Taxonomic: This KE is plausibly applicable across vertebrates. Decreased TH synthesis resulting from TPO or NIS inhibition is conserved across vertebrate taxa, with in vivo evidence from humans, rats, amphibians, some fish species, and birds, and in vitro evidence from rat and porcine microsomes. Indeed, TPO and NIS mutations result in congenital hypothyroidism in humans (Bakker et al., 2000; Spitzweg and Morris, 2010), demonstrating the essentiality of TPO and NIS function toward maintaining euthyroid status. Though decreased serum T4 is used as a surrogate measure to indicate chemical-mediated decreases in TH synthesis, clinical and veterinary management of hyperthyroidism and Grave's disease using propylthiouracil and methimazole, known to decrease TH synthesis, indicates strong evidence for chemical inhibition of TPO (Zoeller and Crofton, 2005).
Life stage: Applicability to certain life stages may depend on the species and their dependence on maternally transferred THs during the earliest phases of development. The earliest life stages of teleost fish (e.g., fathead minnow, zebrafish) rely on maternally transferred THs to regulate certain developmental processes until embryonic TH synthesis is active (Power et al., 2001). In externally developing fish species, decreases in TH synthesis can only occur after initiation of embryonic TH synthesis. In zebrafish, Opitz et al. (2011) showed the formation of a first thyroid follicle at 55 hours post fertilization (hpf), Chang et al. (2012) showed a first significant TH increase at 120 hpf and Walter et al. (2019) showed clear TH production already at 72 hpf but did not analyse time points between 24 and 72 hpf. Therefore, it is still uncertain when exactly embryonic TH synthesis is activated and thus when exactly this process becomes sensitive to disruption. In fathead minnows, a significant increase of whole body TH levels was already observed between 1 and 2 dpf, which corresponds to the appearance of the thyroid anlage at 35 hpf prior to the first observation of thyroid follicles at 58 hpf (Wabuke-Bunoti and Firling, 1983). It currently remains unclear when exactly embryonic TH production is initiated in zebrafish.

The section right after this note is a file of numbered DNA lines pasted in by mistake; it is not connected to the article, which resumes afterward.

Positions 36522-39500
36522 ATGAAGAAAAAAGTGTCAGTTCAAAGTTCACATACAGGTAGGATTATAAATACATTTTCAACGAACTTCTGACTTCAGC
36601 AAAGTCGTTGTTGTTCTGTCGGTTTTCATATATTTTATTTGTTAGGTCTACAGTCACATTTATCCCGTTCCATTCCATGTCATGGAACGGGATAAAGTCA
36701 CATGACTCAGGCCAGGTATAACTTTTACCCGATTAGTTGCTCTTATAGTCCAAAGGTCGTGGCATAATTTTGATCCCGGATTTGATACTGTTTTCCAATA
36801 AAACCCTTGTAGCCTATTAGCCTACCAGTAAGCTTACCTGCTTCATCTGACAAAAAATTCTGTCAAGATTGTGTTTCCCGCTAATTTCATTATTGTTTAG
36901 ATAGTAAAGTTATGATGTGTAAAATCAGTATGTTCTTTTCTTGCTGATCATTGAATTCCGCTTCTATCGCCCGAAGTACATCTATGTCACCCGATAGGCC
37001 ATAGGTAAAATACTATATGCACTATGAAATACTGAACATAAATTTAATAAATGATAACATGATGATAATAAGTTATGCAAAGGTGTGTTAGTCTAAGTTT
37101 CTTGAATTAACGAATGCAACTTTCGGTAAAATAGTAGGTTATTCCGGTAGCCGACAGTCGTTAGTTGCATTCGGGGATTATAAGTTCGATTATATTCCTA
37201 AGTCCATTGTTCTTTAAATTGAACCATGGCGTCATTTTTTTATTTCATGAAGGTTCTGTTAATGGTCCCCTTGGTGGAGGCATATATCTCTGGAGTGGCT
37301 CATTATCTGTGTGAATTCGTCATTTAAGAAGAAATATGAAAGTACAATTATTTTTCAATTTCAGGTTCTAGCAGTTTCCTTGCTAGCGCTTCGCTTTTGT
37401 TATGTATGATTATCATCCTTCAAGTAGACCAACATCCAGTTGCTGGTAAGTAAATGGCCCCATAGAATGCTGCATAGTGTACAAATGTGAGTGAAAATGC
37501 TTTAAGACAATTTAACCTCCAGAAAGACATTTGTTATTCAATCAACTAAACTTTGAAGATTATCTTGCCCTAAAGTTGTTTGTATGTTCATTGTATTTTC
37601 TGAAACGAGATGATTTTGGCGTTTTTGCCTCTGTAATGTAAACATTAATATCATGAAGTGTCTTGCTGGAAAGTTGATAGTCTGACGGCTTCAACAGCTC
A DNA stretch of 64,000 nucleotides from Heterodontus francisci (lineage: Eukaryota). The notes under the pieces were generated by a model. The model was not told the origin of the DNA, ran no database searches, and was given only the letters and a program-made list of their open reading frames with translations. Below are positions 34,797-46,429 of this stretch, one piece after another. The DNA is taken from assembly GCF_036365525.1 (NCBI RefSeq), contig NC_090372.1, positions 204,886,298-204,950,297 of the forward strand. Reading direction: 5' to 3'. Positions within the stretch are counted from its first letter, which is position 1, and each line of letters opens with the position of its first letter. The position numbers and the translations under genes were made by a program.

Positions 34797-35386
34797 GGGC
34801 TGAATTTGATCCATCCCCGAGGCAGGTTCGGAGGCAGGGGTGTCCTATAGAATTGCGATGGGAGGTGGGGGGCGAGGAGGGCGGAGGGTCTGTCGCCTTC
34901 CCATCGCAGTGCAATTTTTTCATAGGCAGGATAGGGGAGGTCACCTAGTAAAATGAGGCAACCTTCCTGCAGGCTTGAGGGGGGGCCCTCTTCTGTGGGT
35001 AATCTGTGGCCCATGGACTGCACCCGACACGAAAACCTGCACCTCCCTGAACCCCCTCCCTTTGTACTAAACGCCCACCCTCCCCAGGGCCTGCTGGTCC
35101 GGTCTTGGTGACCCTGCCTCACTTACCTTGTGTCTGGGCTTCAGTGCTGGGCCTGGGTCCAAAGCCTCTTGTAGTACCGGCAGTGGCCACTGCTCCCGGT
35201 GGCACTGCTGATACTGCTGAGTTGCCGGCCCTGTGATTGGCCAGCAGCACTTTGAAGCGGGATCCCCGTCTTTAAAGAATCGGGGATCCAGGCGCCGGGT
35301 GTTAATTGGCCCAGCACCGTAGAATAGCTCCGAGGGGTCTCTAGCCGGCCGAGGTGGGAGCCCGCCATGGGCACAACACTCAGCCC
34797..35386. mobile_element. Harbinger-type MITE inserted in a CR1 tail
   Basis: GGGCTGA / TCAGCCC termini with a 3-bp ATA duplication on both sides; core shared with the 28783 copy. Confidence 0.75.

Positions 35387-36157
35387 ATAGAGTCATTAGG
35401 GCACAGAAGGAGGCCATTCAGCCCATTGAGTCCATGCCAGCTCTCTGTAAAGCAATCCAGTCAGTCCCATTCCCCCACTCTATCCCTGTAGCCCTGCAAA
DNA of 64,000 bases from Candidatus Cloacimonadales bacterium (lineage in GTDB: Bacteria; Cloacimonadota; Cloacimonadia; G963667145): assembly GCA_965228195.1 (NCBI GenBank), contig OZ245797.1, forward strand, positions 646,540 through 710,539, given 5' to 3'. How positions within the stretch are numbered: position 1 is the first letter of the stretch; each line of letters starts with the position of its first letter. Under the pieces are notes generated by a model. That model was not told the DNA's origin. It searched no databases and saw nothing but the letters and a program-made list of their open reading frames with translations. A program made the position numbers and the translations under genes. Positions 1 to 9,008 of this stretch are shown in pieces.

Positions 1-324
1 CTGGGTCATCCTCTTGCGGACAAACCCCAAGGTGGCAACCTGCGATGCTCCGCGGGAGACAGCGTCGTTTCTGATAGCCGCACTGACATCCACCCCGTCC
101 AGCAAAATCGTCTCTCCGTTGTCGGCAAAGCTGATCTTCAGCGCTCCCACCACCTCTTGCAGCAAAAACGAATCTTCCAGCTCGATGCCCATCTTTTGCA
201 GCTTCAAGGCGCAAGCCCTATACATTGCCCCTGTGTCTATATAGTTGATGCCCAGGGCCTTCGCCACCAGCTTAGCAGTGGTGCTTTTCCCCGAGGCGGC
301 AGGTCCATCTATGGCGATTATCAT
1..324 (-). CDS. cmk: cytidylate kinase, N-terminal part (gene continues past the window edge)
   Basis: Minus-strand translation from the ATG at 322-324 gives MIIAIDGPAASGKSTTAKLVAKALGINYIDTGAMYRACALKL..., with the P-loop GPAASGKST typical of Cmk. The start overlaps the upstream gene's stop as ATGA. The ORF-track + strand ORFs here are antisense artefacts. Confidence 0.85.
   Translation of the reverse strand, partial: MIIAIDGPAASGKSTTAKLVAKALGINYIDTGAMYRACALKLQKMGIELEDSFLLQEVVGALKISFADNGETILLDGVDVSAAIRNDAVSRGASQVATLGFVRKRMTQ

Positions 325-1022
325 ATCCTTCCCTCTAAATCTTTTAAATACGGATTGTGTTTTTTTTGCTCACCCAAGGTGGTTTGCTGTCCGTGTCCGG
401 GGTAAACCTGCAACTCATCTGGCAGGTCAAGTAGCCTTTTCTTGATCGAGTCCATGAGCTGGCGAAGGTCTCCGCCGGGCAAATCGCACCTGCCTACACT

Sex: The KE is plausibly applicable to both sexes. THs are essential in both sexes and the components of the HPT-axis are identical in both sexes. There can however be sex-dependent differences in the sensitivity to the disruption of TH levels and the magnitude of the response. In humans, females appear more susceptible to hypothyroidism compared to males when exposed to certain halogenated chemicals (Hernandez‐Mariano et al., 2017; Webster et al., 2014). In adult zebrafish, Liu et al. (2019) showed sex-dependent changes in TH levels and mRNA expression of regulatory genes including corticotropin releasing hormone (crh), thyroid stimulating hormone (tsh) and deiodinase 2 after exposure to organophosphate flame retardants. The underlying mechanism of any sex-related differences remains unclear.